In this study, we used a simplified hand rubbing technique based on the three-step method described by Tschudin-Sutter et al.  since it is easier to perform and could potentially improve compliance. This method was demonstrated to be as effective as the WHO six-step method for reduction of bacterial counts on the hands of healthy volunteers . Importantly, although named “a three-step method”, this simplified technique nevertheless requires the covering of all hand surfaces with ABHR, and subsequent rubbing of all hand surfaces, essentially applying the originally described WHO six-step technique, but condensing this to three steps .
This study had some limitations. The WHO protocol used  was designed for healthcare workers, but it was not possible to use randomization and blinding in our study due to the limitations of the setting. Additionally, since both ABHRs used were commercial preparations, it was not possible to conceal the product type, one being a gel in a portable bottle, the second being a foam pump. Elderly LTCF residents would not be expected to perform hand hygiene as frequently as healthcare workers; thus, we did not insist on use of 30 mL of product per day. Subjects required assistance in completing the questionnaires. It is possible that they gave the responses they thought would be most appropriate or acceptable to the research nurse. However, there was clearly a difference in responses when determining acceptability of the gel in comparison to the foam ABHR. We did not strictly follow the WHO scale for evaluation of skin condition by an objective assessor, however, the research nurse was able to objectively evaluate skin condition and subjective evaluation ratings were very high. Additionally, many studies have demonstrated that gel and foam ABHRs are gentle on the hands. Finally, participants’ acceptability of both products was excellent. It is likely that acceptability could not be achieved if skin tolerability was a problem.
Overall, the elderly residents in our study were willing and even enthusiastic about using ABHR for hand hygiene. However, supervision and assistance from the staff of the home would be required to prompt them to clean their hands and to assist those whose hands are too stiff to rub the product over the entire hands. Encouraging hand hygiene three times per day during mealtimes should be feasible and sustainable and would not require additional staffing. The majority of participants favoured the foam product and this may be important when attempting to encourage compliance to hand hygiene. Both ABHRs tested fulfilled the WHO criteria for tolerability and acceptability. Given the critical issue of multi-drug resistance, the reservoirs of MDROs in residential care settings for the elderly, and the increased staff to resident care often required for elderly with co-morbid conditions, it is essential that efforts to improve hand hygiene in this group be attempted. Improved hand hygiene could reduce the transmission of healthcare associated pathogens and relieve demand on our already dwindling supply of antibiotics.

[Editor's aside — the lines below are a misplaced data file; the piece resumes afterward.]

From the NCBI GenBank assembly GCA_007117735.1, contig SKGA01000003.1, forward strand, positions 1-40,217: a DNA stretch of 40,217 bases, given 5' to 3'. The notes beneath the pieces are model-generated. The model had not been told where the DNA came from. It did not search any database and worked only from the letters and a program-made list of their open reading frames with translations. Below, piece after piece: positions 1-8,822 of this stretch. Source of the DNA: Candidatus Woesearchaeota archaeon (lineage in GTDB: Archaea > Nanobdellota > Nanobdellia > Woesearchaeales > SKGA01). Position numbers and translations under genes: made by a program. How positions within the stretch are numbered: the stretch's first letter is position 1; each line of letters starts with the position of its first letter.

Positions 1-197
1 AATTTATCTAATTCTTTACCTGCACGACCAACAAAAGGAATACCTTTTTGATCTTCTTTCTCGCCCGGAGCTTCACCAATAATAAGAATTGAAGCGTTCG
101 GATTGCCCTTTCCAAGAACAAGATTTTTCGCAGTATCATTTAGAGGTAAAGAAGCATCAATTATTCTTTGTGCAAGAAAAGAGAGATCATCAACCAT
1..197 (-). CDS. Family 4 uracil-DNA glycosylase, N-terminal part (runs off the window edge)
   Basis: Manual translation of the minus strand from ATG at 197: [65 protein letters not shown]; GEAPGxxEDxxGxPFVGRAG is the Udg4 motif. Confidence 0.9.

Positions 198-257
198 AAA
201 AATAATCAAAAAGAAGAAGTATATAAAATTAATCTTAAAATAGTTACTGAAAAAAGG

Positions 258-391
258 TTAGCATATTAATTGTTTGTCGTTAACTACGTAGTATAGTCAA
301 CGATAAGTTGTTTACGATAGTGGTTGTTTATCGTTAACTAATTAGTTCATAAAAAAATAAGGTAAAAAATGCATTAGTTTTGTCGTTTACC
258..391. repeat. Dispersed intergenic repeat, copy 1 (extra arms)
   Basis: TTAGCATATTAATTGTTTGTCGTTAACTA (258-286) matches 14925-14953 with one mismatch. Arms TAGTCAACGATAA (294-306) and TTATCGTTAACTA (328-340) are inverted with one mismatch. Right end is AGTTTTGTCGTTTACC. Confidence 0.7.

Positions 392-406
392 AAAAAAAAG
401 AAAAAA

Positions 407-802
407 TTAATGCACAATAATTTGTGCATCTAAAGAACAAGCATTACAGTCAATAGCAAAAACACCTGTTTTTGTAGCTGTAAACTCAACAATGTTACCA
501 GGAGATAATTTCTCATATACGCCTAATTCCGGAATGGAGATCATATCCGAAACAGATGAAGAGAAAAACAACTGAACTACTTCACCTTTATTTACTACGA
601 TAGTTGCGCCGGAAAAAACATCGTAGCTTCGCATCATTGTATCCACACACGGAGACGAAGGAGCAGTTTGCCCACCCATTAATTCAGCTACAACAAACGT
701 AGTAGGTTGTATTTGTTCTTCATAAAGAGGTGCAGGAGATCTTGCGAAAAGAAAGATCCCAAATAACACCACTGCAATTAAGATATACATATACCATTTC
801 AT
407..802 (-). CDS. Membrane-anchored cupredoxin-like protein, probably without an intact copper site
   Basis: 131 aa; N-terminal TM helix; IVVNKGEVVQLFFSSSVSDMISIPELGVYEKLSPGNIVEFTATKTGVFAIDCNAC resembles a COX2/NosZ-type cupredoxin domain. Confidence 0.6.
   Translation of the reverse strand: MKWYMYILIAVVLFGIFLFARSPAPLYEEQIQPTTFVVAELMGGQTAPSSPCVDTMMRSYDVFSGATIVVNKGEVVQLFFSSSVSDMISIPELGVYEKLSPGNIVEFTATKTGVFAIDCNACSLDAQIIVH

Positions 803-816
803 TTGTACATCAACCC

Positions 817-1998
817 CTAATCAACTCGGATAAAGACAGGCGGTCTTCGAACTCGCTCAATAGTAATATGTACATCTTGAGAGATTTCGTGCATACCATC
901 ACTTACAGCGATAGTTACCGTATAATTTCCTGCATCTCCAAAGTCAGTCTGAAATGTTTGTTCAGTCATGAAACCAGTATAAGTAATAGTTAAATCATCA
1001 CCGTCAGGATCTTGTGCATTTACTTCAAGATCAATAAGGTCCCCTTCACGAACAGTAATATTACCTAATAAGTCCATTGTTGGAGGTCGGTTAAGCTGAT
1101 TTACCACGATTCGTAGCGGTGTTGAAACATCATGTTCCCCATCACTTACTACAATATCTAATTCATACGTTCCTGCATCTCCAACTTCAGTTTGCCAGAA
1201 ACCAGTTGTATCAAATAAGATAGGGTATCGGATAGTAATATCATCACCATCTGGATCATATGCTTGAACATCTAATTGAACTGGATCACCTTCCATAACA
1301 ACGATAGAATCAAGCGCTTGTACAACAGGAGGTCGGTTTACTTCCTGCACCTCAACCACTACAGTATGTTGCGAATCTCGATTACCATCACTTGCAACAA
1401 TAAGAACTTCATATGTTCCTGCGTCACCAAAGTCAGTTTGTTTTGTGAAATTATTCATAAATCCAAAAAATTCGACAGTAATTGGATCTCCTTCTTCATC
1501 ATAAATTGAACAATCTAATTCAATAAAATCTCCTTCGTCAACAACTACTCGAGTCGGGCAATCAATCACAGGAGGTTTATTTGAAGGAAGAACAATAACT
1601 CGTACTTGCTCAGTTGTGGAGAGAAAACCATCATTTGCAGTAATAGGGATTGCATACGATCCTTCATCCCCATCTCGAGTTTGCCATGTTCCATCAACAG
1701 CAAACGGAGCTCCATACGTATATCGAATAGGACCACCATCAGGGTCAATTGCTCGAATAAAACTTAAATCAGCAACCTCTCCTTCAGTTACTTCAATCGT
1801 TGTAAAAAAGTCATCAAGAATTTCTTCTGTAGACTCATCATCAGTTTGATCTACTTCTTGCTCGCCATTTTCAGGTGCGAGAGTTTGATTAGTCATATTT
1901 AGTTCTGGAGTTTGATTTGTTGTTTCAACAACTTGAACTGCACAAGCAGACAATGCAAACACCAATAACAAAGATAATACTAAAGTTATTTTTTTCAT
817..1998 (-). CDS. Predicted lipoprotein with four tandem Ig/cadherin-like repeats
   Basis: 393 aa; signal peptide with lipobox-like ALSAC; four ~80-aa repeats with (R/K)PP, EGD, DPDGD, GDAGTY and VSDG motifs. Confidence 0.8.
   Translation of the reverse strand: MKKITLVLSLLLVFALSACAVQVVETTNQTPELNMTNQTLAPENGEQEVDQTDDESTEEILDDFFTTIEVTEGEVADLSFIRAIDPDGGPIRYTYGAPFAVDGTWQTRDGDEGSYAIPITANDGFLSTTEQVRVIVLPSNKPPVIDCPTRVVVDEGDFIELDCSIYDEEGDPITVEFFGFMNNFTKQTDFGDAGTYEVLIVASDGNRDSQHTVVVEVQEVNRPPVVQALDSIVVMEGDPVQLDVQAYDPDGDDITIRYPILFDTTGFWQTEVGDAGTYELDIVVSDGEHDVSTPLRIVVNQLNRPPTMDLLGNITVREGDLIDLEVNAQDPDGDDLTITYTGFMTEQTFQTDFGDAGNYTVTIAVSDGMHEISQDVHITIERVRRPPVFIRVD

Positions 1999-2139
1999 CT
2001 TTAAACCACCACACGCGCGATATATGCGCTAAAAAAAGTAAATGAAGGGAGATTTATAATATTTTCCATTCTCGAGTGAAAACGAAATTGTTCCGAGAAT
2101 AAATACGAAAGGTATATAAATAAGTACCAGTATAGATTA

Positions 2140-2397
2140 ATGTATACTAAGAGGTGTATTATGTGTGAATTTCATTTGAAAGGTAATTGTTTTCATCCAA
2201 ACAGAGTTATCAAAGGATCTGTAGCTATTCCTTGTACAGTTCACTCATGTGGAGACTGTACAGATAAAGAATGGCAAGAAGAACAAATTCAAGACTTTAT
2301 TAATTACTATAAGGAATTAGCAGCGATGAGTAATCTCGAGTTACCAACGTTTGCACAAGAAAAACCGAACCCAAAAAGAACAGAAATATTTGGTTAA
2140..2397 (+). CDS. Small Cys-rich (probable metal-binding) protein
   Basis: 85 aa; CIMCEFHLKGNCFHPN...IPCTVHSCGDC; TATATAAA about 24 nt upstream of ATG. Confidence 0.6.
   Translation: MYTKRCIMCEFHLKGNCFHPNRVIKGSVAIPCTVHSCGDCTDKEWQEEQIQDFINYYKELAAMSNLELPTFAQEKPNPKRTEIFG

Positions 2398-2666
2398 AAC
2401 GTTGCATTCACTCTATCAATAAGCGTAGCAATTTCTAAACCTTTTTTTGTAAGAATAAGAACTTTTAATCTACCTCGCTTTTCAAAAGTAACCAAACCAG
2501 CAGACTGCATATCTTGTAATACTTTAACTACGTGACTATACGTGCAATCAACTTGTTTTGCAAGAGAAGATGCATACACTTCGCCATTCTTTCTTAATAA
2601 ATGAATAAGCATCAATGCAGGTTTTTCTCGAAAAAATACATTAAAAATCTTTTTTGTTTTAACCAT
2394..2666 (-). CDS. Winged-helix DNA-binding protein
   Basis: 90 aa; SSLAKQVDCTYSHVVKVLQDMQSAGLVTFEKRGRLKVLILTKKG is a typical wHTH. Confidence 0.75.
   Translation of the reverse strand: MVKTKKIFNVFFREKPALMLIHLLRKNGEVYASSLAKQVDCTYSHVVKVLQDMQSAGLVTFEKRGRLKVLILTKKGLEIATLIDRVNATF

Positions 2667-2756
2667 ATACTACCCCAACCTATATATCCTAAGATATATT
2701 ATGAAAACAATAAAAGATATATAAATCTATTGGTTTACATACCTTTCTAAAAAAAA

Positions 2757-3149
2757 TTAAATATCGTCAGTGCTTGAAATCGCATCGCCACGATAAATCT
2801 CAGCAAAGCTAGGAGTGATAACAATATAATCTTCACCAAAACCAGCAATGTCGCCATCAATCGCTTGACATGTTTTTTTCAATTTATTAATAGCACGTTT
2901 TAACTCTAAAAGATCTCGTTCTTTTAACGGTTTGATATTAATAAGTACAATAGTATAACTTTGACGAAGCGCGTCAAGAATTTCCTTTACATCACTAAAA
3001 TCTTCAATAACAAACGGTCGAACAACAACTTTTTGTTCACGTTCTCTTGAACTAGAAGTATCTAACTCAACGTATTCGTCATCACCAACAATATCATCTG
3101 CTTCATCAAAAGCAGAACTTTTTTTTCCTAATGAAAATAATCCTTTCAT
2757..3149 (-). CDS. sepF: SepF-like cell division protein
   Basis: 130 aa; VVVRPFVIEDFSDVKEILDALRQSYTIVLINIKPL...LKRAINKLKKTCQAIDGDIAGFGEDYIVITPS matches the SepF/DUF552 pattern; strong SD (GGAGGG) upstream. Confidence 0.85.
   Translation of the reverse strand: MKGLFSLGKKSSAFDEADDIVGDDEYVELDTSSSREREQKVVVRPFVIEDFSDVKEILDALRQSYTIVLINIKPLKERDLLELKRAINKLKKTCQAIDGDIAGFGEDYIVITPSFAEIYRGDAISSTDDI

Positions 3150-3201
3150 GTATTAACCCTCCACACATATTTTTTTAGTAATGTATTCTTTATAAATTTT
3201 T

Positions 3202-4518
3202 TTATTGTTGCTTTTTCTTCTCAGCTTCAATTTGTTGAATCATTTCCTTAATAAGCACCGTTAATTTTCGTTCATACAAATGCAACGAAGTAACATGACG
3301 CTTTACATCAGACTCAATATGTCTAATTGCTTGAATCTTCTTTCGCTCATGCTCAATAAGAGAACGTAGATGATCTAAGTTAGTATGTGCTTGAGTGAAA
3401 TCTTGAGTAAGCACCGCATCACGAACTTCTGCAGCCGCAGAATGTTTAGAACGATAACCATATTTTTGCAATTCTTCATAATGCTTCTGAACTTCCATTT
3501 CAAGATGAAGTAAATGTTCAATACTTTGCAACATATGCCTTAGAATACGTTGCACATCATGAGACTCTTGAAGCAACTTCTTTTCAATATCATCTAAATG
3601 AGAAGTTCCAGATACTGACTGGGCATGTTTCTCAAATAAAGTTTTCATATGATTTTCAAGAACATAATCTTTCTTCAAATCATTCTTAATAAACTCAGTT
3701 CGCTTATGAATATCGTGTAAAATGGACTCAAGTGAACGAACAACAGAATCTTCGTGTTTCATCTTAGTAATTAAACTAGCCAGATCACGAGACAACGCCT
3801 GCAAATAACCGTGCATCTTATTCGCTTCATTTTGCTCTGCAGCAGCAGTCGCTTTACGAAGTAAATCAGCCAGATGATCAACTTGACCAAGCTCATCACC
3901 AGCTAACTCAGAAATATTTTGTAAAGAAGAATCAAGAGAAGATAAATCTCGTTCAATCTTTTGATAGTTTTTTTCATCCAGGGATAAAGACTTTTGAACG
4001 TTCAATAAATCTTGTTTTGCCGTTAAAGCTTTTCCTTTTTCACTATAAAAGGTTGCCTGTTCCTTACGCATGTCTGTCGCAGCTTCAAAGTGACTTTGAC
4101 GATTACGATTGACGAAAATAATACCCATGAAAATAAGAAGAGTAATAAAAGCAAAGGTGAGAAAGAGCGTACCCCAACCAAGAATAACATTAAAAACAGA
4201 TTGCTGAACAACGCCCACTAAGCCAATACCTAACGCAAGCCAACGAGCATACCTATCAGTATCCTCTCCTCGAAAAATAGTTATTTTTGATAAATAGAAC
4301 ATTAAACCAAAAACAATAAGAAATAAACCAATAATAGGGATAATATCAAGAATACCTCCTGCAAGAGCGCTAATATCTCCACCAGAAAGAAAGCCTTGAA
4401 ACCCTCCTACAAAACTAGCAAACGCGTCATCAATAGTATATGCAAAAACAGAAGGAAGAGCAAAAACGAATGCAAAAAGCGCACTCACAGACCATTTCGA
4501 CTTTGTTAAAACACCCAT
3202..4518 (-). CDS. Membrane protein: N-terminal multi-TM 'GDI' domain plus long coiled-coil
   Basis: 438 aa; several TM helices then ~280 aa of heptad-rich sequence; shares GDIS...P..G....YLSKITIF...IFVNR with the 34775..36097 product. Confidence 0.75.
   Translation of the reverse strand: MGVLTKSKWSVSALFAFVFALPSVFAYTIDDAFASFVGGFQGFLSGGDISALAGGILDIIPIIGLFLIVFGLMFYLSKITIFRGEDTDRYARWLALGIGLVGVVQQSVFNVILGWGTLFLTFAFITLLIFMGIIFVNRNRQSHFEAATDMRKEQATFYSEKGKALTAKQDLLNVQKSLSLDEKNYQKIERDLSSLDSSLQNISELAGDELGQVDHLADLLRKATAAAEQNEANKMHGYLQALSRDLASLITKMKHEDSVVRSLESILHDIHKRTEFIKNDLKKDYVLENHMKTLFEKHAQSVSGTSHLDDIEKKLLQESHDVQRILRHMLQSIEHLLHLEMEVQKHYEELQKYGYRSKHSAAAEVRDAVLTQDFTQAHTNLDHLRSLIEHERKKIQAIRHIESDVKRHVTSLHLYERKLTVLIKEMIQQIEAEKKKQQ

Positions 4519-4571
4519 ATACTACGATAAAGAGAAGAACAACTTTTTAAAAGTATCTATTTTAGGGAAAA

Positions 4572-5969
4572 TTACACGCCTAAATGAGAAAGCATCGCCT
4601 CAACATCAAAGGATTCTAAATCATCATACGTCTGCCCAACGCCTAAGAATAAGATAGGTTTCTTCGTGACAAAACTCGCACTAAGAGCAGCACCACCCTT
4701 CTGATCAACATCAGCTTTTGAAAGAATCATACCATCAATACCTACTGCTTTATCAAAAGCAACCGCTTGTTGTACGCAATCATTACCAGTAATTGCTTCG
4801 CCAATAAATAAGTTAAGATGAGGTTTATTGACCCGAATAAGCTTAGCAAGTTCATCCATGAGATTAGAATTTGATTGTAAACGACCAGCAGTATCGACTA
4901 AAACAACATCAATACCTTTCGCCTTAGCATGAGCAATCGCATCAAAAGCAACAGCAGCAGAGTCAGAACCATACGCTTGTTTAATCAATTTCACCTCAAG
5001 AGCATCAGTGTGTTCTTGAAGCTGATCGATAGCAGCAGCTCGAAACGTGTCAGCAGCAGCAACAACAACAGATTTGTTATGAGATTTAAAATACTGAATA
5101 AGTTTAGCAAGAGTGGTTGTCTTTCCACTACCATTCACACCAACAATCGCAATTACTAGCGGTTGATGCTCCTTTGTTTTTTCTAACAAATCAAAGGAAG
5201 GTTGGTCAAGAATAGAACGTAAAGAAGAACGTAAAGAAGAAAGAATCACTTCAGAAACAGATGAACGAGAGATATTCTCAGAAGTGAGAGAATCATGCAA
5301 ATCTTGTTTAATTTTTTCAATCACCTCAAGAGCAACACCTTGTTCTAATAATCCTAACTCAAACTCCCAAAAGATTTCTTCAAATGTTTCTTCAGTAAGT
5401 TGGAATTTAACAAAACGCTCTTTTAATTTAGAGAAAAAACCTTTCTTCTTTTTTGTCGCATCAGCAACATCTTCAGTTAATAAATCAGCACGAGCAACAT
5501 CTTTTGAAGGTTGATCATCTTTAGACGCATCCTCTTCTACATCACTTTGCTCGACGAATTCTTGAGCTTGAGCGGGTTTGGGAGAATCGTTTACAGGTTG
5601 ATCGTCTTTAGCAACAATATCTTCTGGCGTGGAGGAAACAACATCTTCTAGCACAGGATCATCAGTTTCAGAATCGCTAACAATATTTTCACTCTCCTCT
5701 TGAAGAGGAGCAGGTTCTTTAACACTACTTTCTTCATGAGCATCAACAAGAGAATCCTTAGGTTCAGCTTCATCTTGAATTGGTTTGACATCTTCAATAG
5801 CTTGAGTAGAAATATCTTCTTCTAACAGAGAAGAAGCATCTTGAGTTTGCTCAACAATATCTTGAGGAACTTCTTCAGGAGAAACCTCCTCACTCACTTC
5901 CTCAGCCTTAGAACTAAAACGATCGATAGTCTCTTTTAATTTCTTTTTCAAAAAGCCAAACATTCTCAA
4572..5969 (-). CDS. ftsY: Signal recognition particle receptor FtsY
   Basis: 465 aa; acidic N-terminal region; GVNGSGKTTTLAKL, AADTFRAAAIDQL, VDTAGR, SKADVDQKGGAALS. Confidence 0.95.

Availability of data and materials
The datasets used and/or analysed during the current study are available from the corresponding author on reasonable request.
Alcohol-based hand rub
Long-term care facilities
Multi-drug resistant organisms
Methicillin resistant Staphylococcus aureus
Vancomycin resistant enterococci
World Health Organization
Dumyati G, Stone ND, Nace DA, Crnich CJ, Jump RL. Challenges and strategies for prevention of multidrug-resistant organism transmission in nursing homes. Curr Infect Dis Rep. 2017;19(4):18. https://doi.org/10.1007/s11908-017-0576-7.
Patel PK, Mantey J, Mody L. Patient hand colonization with MDROs is associated with environmental contamination in post-acute care. Infect Control Hosp Epidemiol. 2017;38(9):1110–3. https://doi.org/10.1017/ice.2017.133.
Kahvecioglu D, Ramiah K, McMaughan D, Garfinkel S, McSorley VE, Nguyen QN, Yang M, Pugliese C, Mehr D, Phillips CD. Multidrug-resistant organism infections in US nursing homes: a national study of prevalence, onset, and transmission across care settings, October 1, 2010-December 31, 2011. Infect Control Hosp Epidemiol. 2014;35(Suppl 3):S48–55. https://doi.org/10.1086/677835.